Unhappy New Year for Vestas following layoffs
Just a few short years ago, Vestas was so busy that it was worried about meeting demand. But after closing out 2011 with two straight months of reductions in sales and profit projections, and starting 2012 with cost-cutting moves that slashed 1,300 jobs in Denmark, the worldÂ’s largest wind-turbine maker is now caught in a whirlwind of uncertainty.
The company now says that it will only break even for 2011 – down from the nearly two billion kroner profit it predicted in October. Vestas blames the collapse on higher than expected production costs, reduced demand, and delays in connecting to wind farms.
Investors, citing the companyÂ’s bad track record and inability to deliver projects on time, are now calling on management, including CEO Ditlev Engel, to step down. When asked about his future at the press conference announcing the job cuts, Engel said he had no plans to resign.
Jakob Pedersen of Sydbank told the Associated Press that confidence in Vestas is “blown completely awayÂ”.
This is not the first time that Vestas has closed factories. In November 2010, it made similar moves that cost 3,000 jobs in Scandanavia. Some investors and analysts are insisting that the companyÂ’s management is the problem.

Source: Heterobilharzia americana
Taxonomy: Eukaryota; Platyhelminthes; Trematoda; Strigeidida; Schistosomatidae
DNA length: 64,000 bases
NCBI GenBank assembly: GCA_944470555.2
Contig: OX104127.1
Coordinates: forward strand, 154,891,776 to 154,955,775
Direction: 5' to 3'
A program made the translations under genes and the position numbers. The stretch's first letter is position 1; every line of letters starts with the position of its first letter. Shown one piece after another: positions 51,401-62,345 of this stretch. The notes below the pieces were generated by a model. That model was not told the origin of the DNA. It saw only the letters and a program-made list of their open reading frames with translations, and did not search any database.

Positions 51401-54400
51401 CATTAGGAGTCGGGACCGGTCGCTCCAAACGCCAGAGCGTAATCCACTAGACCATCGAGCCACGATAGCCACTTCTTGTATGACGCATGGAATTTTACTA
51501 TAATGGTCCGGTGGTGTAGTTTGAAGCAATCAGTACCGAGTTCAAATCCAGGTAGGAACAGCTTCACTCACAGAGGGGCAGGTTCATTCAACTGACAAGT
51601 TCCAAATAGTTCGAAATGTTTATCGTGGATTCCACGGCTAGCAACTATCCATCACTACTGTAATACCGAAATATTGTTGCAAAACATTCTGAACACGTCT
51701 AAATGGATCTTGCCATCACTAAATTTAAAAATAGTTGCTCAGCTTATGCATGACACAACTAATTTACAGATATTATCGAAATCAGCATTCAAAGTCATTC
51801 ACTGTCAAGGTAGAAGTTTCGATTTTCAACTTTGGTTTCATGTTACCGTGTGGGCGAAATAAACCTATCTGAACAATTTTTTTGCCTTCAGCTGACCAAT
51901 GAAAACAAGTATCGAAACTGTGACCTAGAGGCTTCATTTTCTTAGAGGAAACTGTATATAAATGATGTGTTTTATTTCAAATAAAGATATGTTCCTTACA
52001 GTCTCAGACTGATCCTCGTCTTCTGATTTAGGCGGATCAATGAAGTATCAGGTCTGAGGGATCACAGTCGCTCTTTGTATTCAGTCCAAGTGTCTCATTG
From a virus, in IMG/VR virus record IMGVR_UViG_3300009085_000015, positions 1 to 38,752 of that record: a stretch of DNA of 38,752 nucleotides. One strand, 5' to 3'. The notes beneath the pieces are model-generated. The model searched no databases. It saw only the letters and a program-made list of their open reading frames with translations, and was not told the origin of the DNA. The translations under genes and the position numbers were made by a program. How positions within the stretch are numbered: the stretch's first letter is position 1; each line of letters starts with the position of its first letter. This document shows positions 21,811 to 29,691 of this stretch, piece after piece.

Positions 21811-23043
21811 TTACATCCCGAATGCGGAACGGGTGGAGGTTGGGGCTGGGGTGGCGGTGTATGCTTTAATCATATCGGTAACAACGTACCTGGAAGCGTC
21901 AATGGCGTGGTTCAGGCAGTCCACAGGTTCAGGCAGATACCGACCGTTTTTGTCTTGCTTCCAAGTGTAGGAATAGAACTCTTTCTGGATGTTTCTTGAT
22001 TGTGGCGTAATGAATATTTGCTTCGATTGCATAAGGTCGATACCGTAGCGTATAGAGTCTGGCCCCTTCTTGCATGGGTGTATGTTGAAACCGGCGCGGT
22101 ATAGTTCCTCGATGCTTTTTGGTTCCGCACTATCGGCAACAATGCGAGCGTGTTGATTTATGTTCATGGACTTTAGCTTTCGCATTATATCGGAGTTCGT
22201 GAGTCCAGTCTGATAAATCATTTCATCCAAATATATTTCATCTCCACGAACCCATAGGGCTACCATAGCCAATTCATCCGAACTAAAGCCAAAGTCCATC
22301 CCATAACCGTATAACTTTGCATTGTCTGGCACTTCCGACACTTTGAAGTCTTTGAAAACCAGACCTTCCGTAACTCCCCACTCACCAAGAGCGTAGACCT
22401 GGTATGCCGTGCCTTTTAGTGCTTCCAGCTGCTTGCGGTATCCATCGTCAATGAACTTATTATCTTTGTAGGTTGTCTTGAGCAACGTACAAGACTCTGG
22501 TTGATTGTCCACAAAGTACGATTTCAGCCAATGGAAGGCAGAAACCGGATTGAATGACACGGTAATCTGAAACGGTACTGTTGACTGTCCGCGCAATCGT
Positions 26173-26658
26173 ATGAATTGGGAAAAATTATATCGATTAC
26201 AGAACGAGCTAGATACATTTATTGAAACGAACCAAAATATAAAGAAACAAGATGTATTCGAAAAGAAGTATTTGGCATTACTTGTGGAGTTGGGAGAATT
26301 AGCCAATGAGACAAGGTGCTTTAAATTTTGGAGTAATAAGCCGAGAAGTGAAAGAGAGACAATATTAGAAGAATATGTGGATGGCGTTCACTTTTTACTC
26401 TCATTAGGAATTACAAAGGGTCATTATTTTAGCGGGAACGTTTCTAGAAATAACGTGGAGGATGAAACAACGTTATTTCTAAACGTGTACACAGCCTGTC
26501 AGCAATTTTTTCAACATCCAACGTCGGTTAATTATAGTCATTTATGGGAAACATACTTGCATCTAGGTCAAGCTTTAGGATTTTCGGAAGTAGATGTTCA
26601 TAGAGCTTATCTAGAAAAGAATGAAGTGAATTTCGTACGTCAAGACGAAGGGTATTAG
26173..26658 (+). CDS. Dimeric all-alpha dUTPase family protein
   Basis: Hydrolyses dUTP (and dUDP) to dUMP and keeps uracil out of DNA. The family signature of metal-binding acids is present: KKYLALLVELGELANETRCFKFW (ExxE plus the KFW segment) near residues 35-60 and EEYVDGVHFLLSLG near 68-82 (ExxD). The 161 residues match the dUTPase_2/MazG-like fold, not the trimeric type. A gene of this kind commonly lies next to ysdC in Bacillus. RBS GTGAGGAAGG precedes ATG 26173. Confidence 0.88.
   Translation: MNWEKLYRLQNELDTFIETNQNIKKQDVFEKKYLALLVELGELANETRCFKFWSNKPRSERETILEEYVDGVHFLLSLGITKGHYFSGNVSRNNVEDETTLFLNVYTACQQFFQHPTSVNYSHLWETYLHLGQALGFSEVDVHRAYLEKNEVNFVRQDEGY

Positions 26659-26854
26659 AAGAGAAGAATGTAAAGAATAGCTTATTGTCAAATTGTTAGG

Vestas chairman Bent Carlsen told Jyllands Posten that lack of faith in the company is Â“embarrassing for us allÂ”.
Anonymous sources have said that senior investors are also seeking a replacement for Carlsen.
Vestas is warning that the current round of cuts may not be enough if the Production Tax Credit (PTC) is not extended in the United States. The entire wind industry is calling on U.S. lawmakers to extend the PTC, which grants companies a financial incentive per kilowatt-hour of wind power they generate.
Â“We will evaluate Â… 2012 entirely on how the political situation evolves,Â” Engel said.
The current round of reductions cost 182 US workers their jobs and Vestas says 1,600 more are threatened if the PTC is not extended.
Industry analysts say that the US market has turned into a massive disappointment for Vestas and other wind turbine manufacturers.
Amid the gloom, however, some investors believe that a leaner, meaner Vestas will be in a better position to compete in the emerging wind marketplace and characterised the companyÂ’s latest moves as a turning point.
Investors point out that many of the smaller players that started up in the wind turbine industry over the past few years are likely to blow away in leaner times, and customers tend to place orders with the larger firms that seem more likely to survive. Thus, investors still see a lot of value in Vestas.
Vestas is scheduled to announce its 2012 orders data in its annual report to be released February 8.